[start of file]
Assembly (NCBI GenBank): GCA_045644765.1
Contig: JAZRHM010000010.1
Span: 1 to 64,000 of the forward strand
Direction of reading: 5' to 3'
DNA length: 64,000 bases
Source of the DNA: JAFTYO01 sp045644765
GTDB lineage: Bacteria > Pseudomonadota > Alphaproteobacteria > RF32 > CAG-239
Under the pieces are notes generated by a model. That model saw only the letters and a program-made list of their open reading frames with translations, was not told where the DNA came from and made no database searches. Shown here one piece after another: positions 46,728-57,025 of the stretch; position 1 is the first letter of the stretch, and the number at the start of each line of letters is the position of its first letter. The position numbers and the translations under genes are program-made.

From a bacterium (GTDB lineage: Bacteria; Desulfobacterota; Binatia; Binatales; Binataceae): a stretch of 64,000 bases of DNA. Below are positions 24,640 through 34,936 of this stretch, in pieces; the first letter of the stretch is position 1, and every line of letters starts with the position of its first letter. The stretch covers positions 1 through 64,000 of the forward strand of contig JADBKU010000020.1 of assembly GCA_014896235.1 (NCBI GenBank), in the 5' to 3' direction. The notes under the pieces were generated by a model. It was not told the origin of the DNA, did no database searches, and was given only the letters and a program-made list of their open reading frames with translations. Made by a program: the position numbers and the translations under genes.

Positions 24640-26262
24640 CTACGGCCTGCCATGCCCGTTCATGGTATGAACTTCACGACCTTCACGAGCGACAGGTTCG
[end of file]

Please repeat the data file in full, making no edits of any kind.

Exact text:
Assembly (NCBI GenBank): GCA_045644765.1
Contig: JAZRHM010000010.1
Span: 1 to 64,000 of the forward strand
Direction of reading: 5' to 3'
DNA length: 64,000 bases
Source of the DNA: JAFTYO01 sp045644765
GTDB lineage: Bacteria > Pseudomonadota > Alphaproteobacteria > RF32 > CAG-239
Under the pieces are notes generated by a model. That model saw only the letters and a program-made list of their open reading frames with translations, was not told where the DNA came from and made no database searches. Shown here one piece after another: positions 46,728-57,025 of the stretch; position 1 is the first letter of the stretch, and the number at the start of each line of letters is the position of its first letter. The position numbers and the translations under genes are program-made.

From a bacterium (GTDB lineage: Bacteria; Desulfobacterota; Binatia; Binatales; Binataceae): a stretch of 64,000 bases of DNA. Below are positions 24,640 through 34,936 of this stretch, in pieces; the first letter of the stretch is position 1, and every line of letters starts with the position of its first letter. The stretch covers positions 1 through 64,000 of the forward strand of contig JADBKU010000020.1 of assembly GCA_014896235.1 (NCBI GenBank), in the 5' to 3' direction. The notes under the pieces were generated by a model. It was not told the origin of the DNA, did no database searches, and was given only the letters and a program-made list of their open reading frames with translations. Made by a program: the position numbers and the translations under genes.

Positions 24640-26262
24640 CTACGGCCTGCCATGCCCGTTCATGGTATGAACTTCACGACCTTCACGAGCGACAGGTTCG